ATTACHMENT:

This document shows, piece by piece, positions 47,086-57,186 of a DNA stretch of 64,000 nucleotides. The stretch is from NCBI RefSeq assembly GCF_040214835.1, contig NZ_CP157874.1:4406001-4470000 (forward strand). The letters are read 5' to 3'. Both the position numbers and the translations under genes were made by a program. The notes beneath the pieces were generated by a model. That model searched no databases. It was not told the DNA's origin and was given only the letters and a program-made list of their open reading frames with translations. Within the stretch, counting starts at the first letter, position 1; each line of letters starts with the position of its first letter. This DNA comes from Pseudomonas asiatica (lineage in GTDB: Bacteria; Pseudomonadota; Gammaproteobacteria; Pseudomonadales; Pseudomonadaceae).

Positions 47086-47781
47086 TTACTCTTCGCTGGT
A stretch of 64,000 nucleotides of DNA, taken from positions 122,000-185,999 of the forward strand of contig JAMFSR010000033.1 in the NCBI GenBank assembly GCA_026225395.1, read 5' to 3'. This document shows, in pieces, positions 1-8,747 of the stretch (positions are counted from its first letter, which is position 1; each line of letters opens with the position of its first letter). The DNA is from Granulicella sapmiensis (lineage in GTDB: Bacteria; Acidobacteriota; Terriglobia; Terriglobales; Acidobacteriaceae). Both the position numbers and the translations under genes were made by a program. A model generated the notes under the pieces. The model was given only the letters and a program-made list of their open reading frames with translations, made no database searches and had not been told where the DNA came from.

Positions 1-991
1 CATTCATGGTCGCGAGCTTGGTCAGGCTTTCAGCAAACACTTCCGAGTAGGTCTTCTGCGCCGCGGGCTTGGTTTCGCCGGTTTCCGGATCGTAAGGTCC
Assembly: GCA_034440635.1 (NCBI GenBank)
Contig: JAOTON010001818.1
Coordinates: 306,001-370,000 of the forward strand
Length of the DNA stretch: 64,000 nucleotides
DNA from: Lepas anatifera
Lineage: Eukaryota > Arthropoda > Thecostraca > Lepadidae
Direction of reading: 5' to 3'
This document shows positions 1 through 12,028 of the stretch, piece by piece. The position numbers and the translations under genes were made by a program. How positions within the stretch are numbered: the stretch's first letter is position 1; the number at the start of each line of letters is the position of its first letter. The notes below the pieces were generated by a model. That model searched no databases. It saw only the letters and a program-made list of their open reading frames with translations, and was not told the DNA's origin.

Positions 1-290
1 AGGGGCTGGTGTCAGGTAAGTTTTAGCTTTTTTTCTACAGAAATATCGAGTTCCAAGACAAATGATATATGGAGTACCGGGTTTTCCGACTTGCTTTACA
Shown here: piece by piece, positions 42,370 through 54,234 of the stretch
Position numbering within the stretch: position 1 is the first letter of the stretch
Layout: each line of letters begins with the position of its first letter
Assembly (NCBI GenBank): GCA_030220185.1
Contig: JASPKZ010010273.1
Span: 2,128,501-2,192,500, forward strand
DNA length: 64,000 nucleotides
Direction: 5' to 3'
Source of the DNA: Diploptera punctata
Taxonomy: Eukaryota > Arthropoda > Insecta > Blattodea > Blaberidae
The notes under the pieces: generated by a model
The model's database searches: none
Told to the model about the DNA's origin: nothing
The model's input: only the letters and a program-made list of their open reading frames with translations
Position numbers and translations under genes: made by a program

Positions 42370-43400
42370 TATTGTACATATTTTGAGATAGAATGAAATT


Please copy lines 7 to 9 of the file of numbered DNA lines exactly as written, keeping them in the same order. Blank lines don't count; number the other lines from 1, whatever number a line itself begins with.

Assembly: GCA_034440635.1 (NCBI GenBank)
Contig: JAOTON010001818.1
Coordinates: 306,001-370,000 of the forward strand